38. Numerical integration

38. Numerical integration - Numerical Integration For an...

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©2009 by L. Lagerstrom Numerical Integration For an introduction to the basic concepts, see the associated video clip Trapezoidal integration Calculating velocity from acceleration data, and distance from velocity data Cumulative trapezoidal integration Simpson's method The Lobatto algorithm Two-dimensional integration
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©2009 by L. Lagerstrom Overview Recall that the integral of a function f(x) from x=a to x=b can be interpreted as the area under the curve of f(x) from a to b. Sometimes we only have data points that presumably represent a functional relationship f(x), i.e., we don't know f(x) and so can't use our typical calculus methods to find the integral of f(x). But we can estimate the integral by "connecting the dots" of the data points and calculating the area under the connected dots. Other times we know what f(x) is, but there is no analytic formula for the integral of f(x). This can be true even for relatively simple functions. The function f(x) = cos(x 2 ), for example, cannot be integrated analytically. In this case, we approximate the shape of f(x) using, for example, quadratic polynomials, and then integrate them.
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Matlab code Figure window display ©2009 by L. Lagerstrom Trapezoidal Integration %We use the technique of trapezoidal %integration when we have some %data points and need to estimate %the area under the data points %(that is, the integral of the %function the data represents). %The essential technique is to %connect the dots of the data %points, which results in a series %of side-by-side trapezoids. Sum- %ming the areas of the trapezoids %then gives an estimate for the %total area underneath the data. %Some sample data x = 1:5; y = [42 60 65 54 63]; %Plot the data, connecting the %points with straight lines: plot(x,y,'-o') title('Trapezoidal Integration') xlabel('x'), ylabel('y') axis([0 6 0 80]) 0 1 2 3 4 5 6 0 10 20 30 40 50 60 70 80 Trapezoidal Integration x y
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Matlab code Figure window display ©2009 by L. Lagerstrom Trapezoidal Integration, cont. %The figure at the right shows a %clearer view of the four trapezoids %created by connecting the data %points. %We will use Matlab's trapz function %to sum the areas of the %trapezoids and thus get the total %area under the data points (next %slide). 0 1 2 3 4 5 6 0 10 20 30 40 50 60 70 80 Trapezoidal Integration x y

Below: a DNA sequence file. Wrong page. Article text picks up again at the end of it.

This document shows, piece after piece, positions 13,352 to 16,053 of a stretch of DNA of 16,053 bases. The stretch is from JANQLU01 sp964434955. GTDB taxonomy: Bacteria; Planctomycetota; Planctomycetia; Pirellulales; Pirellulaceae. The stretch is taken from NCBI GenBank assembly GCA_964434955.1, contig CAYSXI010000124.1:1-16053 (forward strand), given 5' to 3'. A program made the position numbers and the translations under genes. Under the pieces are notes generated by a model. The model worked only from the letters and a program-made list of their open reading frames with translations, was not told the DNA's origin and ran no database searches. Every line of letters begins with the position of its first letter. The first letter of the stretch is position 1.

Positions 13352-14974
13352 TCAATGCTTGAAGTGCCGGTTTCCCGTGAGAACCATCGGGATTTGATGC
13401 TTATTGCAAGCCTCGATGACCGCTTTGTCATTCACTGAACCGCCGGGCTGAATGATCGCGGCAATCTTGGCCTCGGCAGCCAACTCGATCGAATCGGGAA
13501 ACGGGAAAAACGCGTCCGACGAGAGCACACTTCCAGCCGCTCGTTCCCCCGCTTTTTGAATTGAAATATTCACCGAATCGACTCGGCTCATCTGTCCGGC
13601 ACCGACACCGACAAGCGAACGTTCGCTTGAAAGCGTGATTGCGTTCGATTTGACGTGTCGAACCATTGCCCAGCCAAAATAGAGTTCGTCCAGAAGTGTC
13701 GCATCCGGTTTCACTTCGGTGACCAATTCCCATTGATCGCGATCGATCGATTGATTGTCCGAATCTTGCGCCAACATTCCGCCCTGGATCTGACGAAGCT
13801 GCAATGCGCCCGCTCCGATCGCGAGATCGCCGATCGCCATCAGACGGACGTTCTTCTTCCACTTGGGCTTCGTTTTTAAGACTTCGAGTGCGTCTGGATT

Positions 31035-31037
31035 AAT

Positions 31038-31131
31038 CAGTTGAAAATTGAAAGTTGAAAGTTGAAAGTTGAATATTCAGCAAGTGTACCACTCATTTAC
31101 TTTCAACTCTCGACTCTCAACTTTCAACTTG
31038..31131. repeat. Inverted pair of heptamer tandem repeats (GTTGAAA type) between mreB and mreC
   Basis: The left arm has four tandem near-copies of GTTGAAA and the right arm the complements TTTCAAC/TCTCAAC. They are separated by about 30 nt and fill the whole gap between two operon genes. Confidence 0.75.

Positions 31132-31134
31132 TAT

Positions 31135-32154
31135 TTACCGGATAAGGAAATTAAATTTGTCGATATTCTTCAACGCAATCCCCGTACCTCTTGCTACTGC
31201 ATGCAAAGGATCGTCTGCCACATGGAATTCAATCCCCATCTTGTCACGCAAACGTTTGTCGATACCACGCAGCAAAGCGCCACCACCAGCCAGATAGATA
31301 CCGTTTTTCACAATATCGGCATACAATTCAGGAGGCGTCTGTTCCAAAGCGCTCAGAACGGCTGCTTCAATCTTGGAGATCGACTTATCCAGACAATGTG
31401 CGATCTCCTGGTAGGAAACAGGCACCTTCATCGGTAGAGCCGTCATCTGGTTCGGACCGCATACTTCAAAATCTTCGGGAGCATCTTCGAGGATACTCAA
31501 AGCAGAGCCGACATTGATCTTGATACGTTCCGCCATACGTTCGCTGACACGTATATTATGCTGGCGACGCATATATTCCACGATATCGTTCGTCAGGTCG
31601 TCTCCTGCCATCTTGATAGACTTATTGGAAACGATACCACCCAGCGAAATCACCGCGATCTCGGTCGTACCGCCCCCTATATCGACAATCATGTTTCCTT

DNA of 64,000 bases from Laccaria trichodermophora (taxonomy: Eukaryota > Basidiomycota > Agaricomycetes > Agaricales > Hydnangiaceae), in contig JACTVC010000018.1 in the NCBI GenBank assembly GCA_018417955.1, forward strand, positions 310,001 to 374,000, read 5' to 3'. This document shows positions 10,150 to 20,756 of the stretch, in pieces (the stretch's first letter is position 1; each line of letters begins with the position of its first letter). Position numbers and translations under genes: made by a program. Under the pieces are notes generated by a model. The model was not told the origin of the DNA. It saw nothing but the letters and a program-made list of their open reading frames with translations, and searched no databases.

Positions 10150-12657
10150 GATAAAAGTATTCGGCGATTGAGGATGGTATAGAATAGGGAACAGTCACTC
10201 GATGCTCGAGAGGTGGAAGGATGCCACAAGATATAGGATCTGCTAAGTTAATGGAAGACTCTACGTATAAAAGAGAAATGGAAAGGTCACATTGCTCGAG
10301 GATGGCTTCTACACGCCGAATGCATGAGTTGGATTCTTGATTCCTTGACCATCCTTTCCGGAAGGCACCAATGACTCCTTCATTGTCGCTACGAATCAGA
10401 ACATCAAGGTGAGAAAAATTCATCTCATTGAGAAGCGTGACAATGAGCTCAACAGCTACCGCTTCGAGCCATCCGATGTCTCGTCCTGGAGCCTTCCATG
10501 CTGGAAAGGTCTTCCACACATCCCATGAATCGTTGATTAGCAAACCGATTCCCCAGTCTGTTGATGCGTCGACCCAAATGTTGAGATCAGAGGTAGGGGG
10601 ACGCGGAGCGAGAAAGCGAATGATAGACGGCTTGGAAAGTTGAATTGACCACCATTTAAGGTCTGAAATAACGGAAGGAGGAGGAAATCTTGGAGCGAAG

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Matlab code Command window display ©2009 by L. Lagerstrom Trapezoidal Integration, cont. %Here's the data again x = 1:5; y = [42 60 65 54 63]; %Do trapezoidal integration area = trapz(x,y) area = 231.50
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Matlab code Command window display ©2009 by L. Lagerstrom Multiple-column Trapezoidal Integration %If we have multiple columns of data %stored in an array, the trapz %function will integrate the data %in each column. For example: %x data values x = 1:5; %y data for first column (note the %use of the transpose operator) y(:,1) = [42 60 65 54 63]'; %y data for columns 2 and 3 y(:,2) = [35 49 52 58 51]'; y(:,3) = [44 57 69 48 53]'; %Do trapezoidal integration for each %column of values in the y array result = trapz(x,y) result = 231.50 202.00 222.50
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©2009 by L. Lagerstrom Calculating Velocity from Acceleration Consider a function that describes the velocity of an object over time, v(t). We know that we can find the acceleration of the object
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